Stunning Alzheimer’s discovery could lead to treatment

Stunning Alzheimer’s discovery could lead to treatment

It's a big discovery that could have huge ramifications for the treatment of Alzheimer's disease.

A new study offers tremendous hope for sufferers of Alzheimer’s disease, and could eventually lead to new treatments.

Researchers say they were able to use a newly developed mouse model that mimics the development of Alzheimer’s in humans, revealing that a “one-two punch” of biological “insults” must happen for it to result in dementia, according to a Johns Hopkins Medicine statement.

Scientists have long known that Alzheimer’s disease is associated with abnormal clumps of protein called tau within brain nerve cells, as well as by deposits of protein called beta-amyloid in brain tissue. But scientists have been unable to determine the relationship and timing in the two clumping processes, as one occurs outside of cells while the other occurs inside.

This new study indicates that accumulating beta-amyloids isn’t enough to trigger the conversion of tau, and in fact it may actually set off a chain of chemical signaling events that result in the conversion of tau into a clumping state — meaning scientists may have just found a process that can be disrupted.

In humans, it can take up to 15 years or more for this chain reaction to complete, which makes it difficult to study in mice. So researchers genetically engineering a mouse model that promoted the clumping of tau.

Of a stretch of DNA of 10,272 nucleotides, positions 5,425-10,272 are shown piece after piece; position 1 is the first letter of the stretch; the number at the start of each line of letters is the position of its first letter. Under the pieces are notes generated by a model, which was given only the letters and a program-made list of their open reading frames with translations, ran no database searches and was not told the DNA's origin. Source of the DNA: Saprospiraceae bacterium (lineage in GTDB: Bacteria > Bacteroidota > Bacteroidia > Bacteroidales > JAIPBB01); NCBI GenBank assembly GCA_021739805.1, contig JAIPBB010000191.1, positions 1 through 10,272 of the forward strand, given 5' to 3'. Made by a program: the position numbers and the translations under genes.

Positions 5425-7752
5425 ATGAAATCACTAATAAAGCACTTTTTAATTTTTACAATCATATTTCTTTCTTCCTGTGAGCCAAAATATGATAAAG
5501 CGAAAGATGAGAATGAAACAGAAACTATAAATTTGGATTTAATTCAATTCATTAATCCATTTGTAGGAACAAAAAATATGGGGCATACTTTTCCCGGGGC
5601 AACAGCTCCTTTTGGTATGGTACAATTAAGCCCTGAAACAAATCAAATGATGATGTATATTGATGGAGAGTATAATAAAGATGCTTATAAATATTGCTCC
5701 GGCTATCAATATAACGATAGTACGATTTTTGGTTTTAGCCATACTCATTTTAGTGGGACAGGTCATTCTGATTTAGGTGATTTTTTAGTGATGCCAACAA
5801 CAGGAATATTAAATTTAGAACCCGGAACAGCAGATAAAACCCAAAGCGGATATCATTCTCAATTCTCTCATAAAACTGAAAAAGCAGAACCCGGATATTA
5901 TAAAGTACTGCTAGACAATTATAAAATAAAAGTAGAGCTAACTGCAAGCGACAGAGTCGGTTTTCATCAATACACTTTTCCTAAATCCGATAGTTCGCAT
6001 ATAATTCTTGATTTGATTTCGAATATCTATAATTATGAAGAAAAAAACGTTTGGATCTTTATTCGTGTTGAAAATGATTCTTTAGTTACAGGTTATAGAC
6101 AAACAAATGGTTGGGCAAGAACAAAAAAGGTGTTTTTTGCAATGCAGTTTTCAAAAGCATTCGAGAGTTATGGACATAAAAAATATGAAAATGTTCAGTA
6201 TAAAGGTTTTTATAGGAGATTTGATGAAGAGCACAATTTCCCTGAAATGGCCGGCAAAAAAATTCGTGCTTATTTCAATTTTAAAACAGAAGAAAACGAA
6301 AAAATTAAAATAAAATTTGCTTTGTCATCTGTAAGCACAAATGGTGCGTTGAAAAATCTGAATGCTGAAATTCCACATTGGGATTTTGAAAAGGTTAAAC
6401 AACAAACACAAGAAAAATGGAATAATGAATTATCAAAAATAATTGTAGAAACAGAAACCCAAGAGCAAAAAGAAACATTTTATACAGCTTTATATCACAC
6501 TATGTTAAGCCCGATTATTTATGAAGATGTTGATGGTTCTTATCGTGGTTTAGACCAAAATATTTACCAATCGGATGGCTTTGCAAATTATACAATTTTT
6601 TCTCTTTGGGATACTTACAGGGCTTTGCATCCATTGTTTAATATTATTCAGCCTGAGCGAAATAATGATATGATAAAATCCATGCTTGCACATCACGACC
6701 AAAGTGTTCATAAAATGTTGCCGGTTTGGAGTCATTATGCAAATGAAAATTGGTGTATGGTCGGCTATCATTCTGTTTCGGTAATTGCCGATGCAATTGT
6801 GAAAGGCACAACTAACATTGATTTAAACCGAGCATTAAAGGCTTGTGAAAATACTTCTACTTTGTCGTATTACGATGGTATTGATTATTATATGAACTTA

“For the first time, we think we understand that the accumulation of amyloid plaque alone can damage the brain, but that’s actually not sufficient to drive the loss of nerve cells or behavioral and cognitive changes,” Philip C. Wong, Ph.D., professor of pathology at the Johns Hopkins University School of Medicine, said in the statement. “What appears to be needed is a second insult — the conversion of tau — as well.”

It’s possible the research may explain why some drugs designed to attack the disease after the conversion of tau haven’t worked as well as had been hoped.

“The timing may be off,” Wong said. “If you were to intervene in the time period before the conversion of tau, you might have a good chance of ameliorating the deficits, brain cell loss and ensuing consequence of the disease.”



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